I love the sequence where Homer wakes up in The Island, which deliberately apes the awakening in The Village scene of The Prisoner. The Simpsons version of The Prisoner effectively hold up a mirror to the real series as well by pointing out that Rover is actually only a balloon when it comes to it, while maintaining the fear that the agents of control of The Island are actually in our own homes. My only criticism of the episode is that it reverses the priorities of The Prisoner by spending the majority of the episode showing what Homer has done to deserve incarceration, rather than spending the majority of the episode on The Island only slowly showing what he has done.
Nonetheless this is a Simpsons episode of special interest to cult TV fans.
Tuesday, 21 February 2017
Back to series 1 of The Avengers today. I think I'm going to have to accept that even though I may plan series of posts in an orderly line on an orderly theme, I don't think like that and thus my blog is always going to be more of a mishmash of posts on different themes which come and go as they enter and leave my head.
Anyway this Avengers is a classic series 1 Avengers, in that it completely lacks the weirdness of the later series. There is sex, or rather sexual tension in it, but it also lacks the sheer sexiness found in the later Avengers. I don't really have an overview of the series in my head, but I suspect that Steed plays a larger role in this one than he may have done in a lot of series 1 episodes.
The differences from the later Avengers aside, this is one that is very much of its time and perhaps is now seen at a disadvantage, since we can only see it with the benefit of hindsight. The specific time in which it is set is that when Britain's former colonies in Africa were seeking independence and making their first steps as new states. The fact that this transition was frequently accompanied by a bloodbath is a fact which can be explained in any number of ways and tends to draw out the prejudices of the commentator. To declare my own bias: it is what you can expect when we (the British) create a country to our own design, pillaging it of natural resources, ignoring existing tribal tensions and boundaries, treating the indigenous population as backward idiots who should be grateful to us…and then leave them to it, with no possibility of a return to their previous forms of government and high expectations of future prosperity and so on.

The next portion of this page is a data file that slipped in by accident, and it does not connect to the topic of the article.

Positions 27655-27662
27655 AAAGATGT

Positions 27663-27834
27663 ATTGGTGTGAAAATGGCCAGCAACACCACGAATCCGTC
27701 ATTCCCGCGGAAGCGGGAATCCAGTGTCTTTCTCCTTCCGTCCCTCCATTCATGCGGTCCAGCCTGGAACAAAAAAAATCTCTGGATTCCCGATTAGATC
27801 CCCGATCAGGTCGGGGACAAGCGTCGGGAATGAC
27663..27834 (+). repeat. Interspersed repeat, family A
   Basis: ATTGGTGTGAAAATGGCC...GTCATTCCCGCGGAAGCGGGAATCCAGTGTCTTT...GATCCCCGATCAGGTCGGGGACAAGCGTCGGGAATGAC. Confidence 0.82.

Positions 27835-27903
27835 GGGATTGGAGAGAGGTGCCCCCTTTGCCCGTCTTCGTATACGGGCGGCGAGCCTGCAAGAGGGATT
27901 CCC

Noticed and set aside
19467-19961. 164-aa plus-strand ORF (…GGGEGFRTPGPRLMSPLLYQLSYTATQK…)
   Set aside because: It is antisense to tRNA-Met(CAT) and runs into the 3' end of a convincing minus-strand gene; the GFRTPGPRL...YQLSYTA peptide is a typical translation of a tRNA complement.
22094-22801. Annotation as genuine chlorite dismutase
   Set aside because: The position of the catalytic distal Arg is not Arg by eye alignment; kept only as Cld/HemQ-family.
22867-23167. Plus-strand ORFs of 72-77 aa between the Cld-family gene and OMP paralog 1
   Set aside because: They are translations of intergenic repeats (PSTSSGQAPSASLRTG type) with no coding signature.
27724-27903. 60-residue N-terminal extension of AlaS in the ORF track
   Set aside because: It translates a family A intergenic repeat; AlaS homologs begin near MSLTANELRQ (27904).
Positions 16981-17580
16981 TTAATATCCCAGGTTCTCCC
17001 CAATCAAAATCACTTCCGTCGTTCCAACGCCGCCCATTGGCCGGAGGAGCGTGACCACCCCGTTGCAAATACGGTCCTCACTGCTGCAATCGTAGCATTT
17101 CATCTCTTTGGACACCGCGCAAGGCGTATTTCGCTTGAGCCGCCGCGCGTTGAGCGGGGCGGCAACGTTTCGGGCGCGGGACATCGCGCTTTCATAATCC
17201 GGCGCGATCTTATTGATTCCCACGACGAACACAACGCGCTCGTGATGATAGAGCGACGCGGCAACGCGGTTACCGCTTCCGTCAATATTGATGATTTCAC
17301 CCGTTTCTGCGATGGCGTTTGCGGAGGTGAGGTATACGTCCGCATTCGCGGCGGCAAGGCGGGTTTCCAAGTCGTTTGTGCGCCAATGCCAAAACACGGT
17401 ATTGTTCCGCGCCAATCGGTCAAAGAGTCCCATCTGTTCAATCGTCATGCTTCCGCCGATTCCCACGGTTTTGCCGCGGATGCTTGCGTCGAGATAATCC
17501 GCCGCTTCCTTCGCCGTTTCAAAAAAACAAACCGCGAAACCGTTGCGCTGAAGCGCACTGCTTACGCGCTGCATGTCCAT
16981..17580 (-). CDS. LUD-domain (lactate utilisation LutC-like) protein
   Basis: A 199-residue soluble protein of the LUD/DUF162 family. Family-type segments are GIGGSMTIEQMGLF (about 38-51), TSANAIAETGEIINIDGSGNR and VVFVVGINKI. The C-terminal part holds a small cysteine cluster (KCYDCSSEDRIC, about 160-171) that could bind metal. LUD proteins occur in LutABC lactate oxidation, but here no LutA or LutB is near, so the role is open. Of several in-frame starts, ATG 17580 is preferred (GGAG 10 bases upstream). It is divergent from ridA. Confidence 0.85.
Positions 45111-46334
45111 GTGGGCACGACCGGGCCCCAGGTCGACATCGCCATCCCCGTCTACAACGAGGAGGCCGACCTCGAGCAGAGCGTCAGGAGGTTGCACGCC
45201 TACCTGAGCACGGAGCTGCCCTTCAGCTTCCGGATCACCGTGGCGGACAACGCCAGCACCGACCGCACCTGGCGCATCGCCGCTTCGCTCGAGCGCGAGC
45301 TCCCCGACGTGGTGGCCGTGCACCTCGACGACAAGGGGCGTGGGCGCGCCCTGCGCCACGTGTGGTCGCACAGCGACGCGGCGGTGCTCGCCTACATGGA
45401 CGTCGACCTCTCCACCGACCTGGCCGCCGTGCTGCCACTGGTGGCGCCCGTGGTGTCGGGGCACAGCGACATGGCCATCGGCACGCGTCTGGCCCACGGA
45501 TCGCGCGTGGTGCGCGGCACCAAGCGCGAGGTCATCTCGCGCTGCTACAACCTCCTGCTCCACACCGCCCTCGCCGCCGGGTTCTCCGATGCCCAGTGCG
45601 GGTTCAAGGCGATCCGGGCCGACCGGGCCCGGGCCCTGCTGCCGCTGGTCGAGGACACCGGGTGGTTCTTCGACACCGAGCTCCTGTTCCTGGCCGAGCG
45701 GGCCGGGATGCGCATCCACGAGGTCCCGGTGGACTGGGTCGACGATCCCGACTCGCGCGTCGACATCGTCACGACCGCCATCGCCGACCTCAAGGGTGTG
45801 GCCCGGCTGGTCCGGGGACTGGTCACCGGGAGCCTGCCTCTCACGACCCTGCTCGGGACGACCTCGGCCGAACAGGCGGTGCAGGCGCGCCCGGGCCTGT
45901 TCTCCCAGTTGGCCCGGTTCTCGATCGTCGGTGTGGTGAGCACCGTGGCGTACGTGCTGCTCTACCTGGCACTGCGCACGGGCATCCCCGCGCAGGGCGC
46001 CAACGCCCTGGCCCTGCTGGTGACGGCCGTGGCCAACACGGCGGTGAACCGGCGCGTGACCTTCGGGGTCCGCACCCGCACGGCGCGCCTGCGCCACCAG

The assumptions of the Avengers episode are completely different and surprisingly characteristic of The Avengers when they are examined. For a start, the depiction of Tenebra, the African state which is on the verge of independence, is breath-takingly politically incorrect by today's standards. Even the name indicates that this is a country in the darkness which is incapable of taking its own steps to independence without descending into anarchy.
The answer to this is of course the intervention of the British government in the form of John Steed, and this is what I mean about the Avengers-ness of this story. It is very much one where our hero races to the rescue of whatever institution is at risk from some diabolical mastermind, and the peace and security of Blighty and our way of life is assured. In this case the life of the president of Tenebras is assured so that the country can't be taken over by the opposition who are obviously dirty tricks merchants. Thus the president of Tenebras, who is obviously thoroughly Westernised, remains Our Sort of Chap.
If I seem to be a little waspish over this, it is interesting that the president is here placed in opposition to people who clearly have African (I think I would probably have to place the country in West Africa in one of the parts which are semi-Christian and semi-Islamic) names and interests, and one of them has an Islamic name. These people are depicted as not learning our gentle Western ways from the years of colonialism and will clearly stop at nothing to get their own way.
The colonialism/independence conflict apart, this is additionally a fairly straightforward political story of intrigue, and it falls down because it is very obvious that Jacquetta Brown is going to be on the side of the enemy. It's a classic of detective fiction – the person administering the life-saving injections has the access to administer life-finishing injections. Obvious really. The story further falls down because it is inconceivable that nobody would notice in the five years she has worked for Sir Wilberforce, that she has a K branded on her forehead. A whole five years of a fringe which has remained solidly in place and never betrayed her secret? Impossible.
What this Avengers does for we fans who will never now see it, it illustrate marvelously the thing I have noted so often about Steed before: he uses his associates and exposes them to danger. In this case Keel only gets drugged, but since the person who did it is obviously a killer, he could quite easily have ended up dead. There is an irony in this, because it seems like the exposure to danger theme comes from above in the form of the British government, since Steed goes off to Tenebras alone posing as a reporter and is in probably even more danger, with no hope of support at all. So while Britain will interfere in other countries' plans for independence, it yet will not look after its own subjects. This Avengers manages to leave a very nasty taste in the mouth if one is British.
Image credit: dissolute.com.au
Sunday, 19 February 2017
I'm trying to make a connection betweem the original educational intent of Dr Who and the major concern of the time which is the real subject of this adventure. This concern is of course the contemporary ambivalent attitude to technology, where it is both the white hot hope for the future, and also a source of danger if not managed properly. Rachel Carson's book about the supposed dangers of DDT was published the year before Dr Who started, and since her findings - that DDT has effects further down the food chain - while not being completely unchallenged at the time, would have been very much the latest science at the time. Ironically, since I believe Carson's research is now believed not to have been controlled enough, of course this Who's educational intent missed the point.